The contents of many Psalms resonate with the contents of the Qur’an. The contents of many other Psalms are discordant with Qur’anic norms of what a scripture is and how it functions. This lecture will explore how this combination of resonance and dissonance enables the Psalms to be used as a key to understanding the Qur’an and the Qur’an to be used as a key to understanding the Psalms. Dr Shirin Shafaie and Dr Danny Crowther worked together as co-editors of a collection of fifteen papers written by a selected team of established and upcoming Muslim, Christian and Agnostic scholars: Reading the Bible in the Context of Islam (Routledge, forthcoming).
This talk is part of the 'New Perspectives on the Psalms: A Series of Public Lectures'.
Well I heard there was a secret chord,
That David played, and it pleased the Lord
(Leonard Cohen, ‘Hallelujah’)
The Oxford Psalms Network is pleased to announce a series of public lectures on the Psalms bringing into conversation contemporary artists, illustrators and musicians with speakers from a range of academic disciplines, including theology, literature, music and art. From the rich tradition of rabbinic commentary through the exegesis of the Church Fathers to contemporary popular song, the Psalms have always been at the core of Judaeo-Christian culture and belief. Lectures will cover topics from the earliest evidence for the singing of the Psalms in ancient Hebrew, Greek and Latin, through medieval and early Modern translations into English, French, German and other languages and intersections with other cultures and faiths, to modern responses in visual culture and music.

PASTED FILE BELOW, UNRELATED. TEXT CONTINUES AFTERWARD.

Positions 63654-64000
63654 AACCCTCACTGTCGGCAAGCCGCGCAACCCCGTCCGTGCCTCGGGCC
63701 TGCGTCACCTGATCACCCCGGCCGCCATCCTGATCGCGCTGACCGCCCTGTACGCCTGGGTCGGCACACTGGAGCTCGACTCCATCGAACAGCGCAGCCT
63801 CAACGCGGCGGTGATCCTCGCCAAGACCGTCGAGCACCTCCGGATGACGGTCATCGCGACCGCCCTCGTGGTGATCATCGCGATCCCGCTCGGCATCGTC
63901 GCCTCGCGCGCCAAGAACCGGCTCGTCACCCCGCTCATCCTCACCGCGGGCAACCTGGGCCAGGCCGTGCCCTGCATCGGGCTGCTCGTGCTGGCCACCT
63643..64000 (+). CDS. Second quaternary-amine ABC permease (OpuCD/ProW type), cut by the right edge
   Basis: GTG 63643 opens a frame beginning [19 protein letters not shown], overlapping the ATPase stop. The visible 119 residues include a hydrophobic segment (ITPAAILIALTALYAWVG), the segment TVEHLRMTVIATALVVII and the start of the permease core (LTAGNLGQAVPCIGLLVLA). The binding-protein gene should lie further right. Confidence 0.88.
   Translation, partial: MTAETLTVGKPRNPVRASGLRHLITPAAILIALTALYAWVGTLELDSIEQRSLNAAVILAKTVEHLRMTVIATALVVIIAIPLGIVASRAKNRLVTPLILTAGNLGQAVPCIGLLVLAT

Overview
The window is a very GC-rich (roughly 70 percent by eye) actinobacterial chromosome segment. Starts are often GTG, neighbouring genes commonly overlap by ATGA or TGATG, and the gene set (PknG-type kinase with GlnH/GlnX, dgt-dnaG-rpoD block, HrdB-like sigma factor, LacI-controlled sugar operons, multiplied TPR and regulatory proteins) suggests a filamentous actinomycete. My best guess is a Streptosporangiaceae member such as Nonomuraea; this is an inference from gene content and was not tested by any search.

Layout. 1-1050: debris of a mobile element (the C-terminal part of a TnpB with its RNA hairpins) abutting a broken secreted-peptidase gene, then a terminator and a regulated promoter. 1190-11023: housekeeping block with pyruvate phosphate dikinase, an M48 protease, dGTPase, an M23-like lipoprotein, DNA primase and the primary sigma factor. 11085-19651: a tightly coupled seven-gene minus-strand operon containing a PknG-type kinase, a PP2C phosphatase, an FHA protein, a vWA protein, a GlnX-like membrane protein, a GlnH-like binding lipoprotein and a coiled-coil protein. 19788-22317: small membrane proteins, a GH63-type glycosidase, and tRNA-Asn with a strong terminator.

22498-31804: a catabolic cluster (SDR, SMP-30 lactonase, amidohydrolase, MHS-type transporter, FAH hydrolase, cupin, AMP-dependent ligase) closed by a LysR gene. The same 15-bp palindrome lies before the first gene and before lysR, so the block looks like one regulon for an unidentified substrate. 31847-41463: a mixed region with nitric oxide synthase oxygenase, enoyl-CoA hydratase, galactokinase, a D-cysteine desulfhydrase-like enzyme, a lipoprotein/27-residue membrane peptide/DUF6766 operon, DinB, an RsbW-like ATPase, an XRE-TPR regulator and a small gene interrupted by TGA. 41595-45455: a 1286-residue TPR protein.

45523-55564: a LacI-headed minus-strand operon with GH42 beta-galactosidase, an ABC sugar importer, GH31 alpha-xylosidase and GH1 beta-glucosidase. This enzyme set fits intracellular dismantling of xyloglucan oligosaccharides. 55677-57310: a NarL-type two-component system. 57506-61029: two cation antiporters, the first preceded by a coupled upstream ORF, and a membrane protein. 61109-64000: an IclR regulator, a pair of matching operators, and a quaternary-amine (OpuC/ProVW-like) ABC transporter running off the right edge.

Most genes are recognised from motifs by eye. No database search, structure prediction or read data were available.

All lectures will take place at 6.15pm (arrival from 6.00) in the Ursell Room, Pusey House, St Giles, Oxford, followed by a drinks’ reception.
This is a public event – all are welcome!
The Oxford Psalms Network
Open to all